6. Chemical hazards • Control hazards : The inadequate, defective, under design or wrongly modified control devices or their of failure cause. • Fire hazards : Fire or explosion • Toxic hazards : Affluent disposal and gaseous emissions bring pollution and toxic hazards. • Handling hazards : Leaks, spills and splashes cause. Type of chemical hazards

  7. Chemical hazards • Physical Hazards : Corrosives, Explosives etc. • Health Hazards : Toxic, Irritants and Oxides. • Accident an emergency hazard Physical hazards or health hazards • Absence, nonuse or failure of fire fighting equipments, personal protective equipments, emergency control devices

  8. The Hazard A potential condition or set of conditions, either internal and/or external to a system, product, facility, or operation. Which, when activated transforms the hazard into a series of events that culminate in loss (an accident). A simpler and more fundamental definition of hazard is a condition that can cause injury or death, damage to or loss of equipment or property, or environmental harm.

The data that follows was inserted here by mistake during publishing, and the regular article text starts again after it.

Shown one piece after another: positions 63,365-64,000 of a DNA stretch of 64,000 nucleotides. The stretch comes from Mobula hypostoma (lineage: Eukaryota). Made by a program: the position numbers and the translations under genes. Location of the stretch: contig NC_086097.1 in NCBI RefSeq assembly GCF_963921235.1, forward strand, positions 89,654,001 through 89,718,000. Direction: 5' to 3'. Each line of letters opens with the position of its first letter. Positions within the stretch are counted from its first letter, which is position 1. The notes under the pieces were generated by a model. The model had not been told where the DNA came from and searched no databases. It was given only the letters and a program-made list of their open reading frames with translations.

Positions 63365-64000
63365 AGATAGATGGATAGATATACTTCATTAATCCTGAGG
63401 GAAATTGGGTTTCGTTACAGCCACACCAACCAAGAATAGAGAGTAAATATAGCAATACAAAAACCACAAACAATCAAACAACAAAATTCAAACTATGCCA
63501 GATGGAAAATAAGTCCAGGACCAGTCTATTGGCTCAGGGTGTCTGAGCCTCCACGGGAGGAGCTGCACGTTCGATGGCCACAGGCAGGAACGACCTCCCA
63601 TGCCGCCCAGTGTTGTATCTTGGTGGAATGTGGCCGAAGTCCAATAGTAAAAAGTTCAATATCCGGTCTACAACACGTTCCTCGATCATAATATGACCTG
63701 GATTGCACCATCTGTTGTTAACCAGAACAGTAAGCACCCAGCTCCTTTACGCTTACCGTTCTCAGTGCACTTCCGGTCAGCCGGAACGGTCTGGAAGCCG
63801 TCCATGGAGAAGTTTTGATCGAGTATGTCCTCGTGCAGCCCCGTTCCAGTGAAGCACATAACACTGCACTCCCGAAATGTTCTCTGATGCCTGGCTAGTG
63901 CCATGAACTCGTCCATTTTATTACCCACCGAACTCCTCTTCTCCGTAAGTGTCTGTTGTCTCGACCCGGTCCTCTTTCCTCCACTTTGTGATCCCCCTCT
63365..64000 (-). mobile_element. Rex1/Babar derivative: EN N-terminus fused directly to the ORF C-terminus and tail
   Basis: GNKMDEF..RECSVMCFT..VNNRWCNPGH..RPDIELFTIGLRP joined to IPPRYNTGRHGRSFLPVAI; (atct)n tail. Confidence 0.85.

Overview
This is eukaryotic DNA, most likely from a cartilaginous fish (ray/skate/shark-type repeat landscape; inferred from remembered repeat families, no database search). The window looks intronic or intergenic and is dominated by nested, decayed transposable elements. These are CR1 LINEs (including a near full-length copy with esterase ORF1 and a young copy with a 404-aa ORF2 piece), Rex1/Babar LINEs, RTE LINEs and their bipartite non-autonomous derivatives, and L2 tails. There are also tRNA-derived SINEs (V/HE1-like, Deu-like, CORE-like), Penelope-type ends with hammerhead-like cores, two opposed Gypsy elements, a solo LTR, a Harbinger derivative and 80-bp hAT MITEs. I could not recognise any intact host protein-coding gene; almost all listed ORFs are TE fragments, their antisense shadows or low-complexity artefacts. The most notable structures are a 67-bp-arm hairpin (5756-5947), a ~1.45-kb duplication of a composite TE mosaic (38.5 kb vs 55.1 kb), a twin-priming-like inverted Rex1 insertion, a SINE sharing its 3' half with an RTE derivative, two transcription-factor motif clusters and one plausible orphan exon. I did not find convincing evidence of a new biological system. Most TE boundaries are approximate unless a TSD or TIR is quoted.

9. Hazard Analysis at various stages of Project Execution

  10. Process Hazard Management includes: • Hazard identification. • Hazard Assessment. • Accidental vapour cloud release (flammable and/or toxic). • Engineering approaches to mitigation. • Design features for emergency control. • Process Safety Management (PSM). • Planning for counter measures. • Emergency response planning (ERP-onsite). • Alerting local authorities and public. Process Hazard Management

  11. Process Hazard Management Some important elements of PSM.: • Employee Participation • Process Safety Information (PSI) • Process Hazard Analysis (PHA) • Operating Procedure • Training • Contractor Safety • Pre-Startup Safety Review • Mechanical Integrity • Hot Work Program • Management of Change (MOC) • Incident Investigation • Emergency Planning & Response Compliance Audits

  12. Process Hazard Management 1.Operating Procedures • Initial startup • Normal, temporary & emergency operations • Normal shutdown • Startup following a turnaround or after an emergency shutdown • Operating limits • Consequences of deviation steps required to correct or to avoid such deviation